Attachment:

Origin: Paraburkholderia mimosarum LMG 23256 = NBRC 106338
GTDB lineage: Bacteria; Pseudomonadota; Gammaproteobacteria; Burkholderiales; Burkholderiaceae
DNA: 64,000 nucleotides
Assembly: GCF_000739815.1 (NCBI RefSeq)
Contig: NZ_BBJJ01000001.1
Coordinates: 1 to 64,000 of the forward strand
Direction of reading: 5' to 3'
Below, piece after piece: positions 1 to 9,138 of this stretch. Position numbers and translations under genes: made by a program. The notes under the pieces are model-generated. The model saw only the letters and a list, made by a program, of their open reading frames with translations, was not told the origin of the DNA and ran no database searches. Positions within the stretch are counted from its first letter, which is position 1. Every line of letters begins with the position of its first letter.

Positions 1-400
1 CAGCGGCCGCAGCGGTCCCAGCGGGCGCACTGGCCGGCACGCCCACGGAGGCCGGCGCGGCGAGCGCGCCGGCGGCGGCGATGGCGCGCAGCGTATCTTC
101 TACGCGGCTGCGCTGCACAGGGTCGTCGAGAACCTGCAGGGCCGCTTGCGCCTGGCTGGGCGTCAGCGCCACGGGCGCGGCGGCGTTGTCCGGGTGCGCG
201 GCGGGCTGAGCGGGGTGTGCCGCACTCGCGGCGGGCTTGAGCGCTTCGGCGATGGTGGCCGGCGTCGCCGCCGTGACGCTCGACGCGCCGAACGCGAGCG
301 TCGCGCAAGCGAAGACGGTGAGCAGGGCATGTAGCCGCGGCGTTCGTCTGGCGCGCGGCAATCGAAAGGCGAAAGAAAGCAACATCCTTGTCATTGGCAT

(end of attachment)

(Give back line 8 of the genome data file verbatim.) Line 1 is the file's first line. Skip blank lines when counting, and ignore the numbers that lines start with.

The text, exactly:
Below, piece after piece: positions 1 to 9,138 of this stretch. Position numbers and translations under genes: made by a program. The notes under the pieces are model-generated. The model saw only the letters and a list, made by a program, of their open reading frames with translations, was not told the origin of the DNA and ran no database searches. Positions within the stretch are counted from its first letter, which is position 1. Every line of letters begins with the position of its first letter.